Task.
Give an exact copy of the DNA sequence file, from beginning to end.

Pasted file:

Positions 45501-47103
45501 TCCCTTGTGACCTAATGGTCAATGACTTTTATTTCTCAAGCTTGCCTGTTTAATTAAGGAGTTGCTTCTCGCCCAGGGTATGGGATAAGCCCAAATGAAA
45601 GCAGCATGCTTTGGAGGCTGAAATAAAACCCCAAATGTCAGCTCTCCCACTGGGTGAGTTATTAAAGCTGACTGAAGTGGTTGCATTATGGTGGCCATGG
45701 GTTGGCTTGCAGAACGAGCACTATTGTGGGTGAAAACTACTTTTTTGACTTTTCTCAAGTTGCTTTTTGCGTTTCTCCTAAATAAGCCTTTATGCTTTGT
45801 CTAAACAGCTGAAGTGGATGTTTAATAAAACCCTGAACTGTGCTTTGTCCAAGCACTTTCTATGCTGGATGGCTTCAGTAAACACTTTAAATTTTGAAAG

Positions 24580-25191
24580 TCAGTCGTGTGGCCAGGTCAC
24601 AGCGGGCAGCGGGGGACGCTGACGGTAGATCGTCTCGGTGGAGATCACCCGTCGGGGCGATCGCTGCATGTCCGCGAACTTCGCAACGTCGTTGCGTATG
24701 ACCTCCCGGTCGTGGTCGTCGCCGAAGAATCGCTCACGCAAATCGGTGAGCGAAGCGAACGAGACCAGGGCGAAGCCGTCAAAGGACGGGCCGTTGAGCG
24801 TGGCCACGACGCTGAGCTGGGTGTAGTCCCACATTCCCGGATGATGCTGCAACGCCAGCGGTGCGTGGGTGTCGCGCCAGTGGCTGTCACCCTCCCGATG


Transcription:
Positions 45501-47103
45501 TCCCTTGTGACCTAATGGTCAATGACTTTTATTTCTCAAGCTTGCCTGTTTAATTAAGGAGTTGCTTCTCGCCCAGGGTATGGGATAAGCCCAAATGAAA
45601 GCAGCATGCTTTGGAGGCTGAAATAAAACCCCAAATGTCAGCTCTCCCACTGGGTGAGTTATTAAAGCTGACTGAAGTGGTTGCATTATGGTGGCCATGG
45701 GTTGGCTTGCAGAACGAGCACTATTGTGGGTGAAAACTACTTTTTTGACTTTTCTCAAGTTGCTTTTTGCGTTTCTCCTAAATAAGCCTTTATGCTTTGT
45801 CTAAACAGCTGAAGTGGATGTTTAATAAAACCCTGAACTGTGCTTTGTCCAAGCACTTTCTATGCTGGATGGCTTCAGTAAACACTTTAAATTTTGAAAG

Positions 24580-25191
24580 TCAGTCGTGTGGCCAGGTCAC
24601 AGCGGGCAGCGGGGGACGCTGACGGTAGATCGTCTCGGTGGAGATCACCCGTCGGGGCGATCGCTGCATGTCCGCGAACTTCGCAACGTCGTTGCGTATG
24701 ACCTCCCGGTCGTGGTCGTCGCCGAAGAATCGCTCACGCAAATCGGTGAGCGAAGCGAACGAGACCAGGGCGAAGCCGTCAAAGGACGGGCCGTTGAGCG
24801 TGGCCACGACGCTGAGCTGGGTGTAGTCCCACATTCCCGGATGATGCTGCAACGCCAGCGGTGCGTGGGTGTCGCGCCAGTGGCTGTCACCCTCCCGATG